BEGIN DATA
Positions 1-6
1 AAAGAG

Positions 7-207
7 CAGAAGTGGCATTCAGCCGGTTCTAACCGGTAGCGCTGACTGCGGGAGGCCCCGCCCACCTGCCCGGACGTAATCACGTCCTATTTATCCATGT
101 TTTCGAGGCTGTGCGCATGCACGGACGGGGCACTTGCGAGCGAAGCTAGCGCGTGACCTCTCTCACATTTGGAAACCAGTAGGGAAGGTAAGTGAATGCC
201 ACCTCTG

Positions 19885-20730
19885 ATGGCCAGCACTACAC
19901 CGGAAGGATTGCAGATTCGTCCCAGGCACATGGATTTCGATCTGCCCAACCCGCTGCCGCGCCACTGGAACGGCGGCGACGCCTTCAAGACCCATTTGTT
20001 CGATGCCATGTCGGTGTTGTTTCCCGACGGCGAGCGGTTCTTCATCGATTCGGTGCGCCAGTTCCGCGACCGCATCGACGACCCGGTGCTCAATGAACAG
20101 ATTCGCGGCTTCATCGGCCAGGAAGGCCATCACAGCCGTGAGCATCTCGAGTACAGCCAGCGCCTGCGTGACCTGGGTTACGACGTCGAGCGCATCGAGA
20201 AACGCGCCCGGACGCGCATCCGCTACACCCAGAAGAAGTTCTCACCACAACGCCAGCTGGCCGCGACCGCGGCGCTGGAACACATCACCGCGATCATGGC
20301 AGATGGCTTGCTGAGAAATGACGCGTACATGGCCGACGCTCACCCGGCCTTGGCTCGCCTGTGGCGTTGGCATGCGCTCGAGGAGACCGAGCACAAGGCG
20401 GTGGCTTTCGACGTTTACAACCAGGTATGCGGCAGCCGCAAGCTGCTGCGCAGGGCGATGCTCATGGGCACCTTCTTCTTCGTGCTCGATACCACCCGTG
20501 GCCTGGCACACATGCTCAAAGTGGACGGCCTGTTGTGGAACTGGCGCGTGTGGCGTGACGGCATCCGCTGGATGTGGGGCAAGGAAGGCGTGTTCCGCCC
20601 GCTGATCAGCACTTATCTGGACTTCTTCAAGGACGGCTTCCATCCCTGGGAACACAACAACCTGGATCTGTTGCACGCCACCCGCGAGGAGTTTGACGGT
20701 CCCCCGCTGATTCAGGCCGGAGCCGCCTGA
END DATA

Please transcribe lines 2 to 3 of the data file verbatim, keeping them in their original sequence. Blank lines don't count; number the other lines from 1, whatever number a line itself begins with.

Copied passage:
1 AAAGAG

Positions 7-207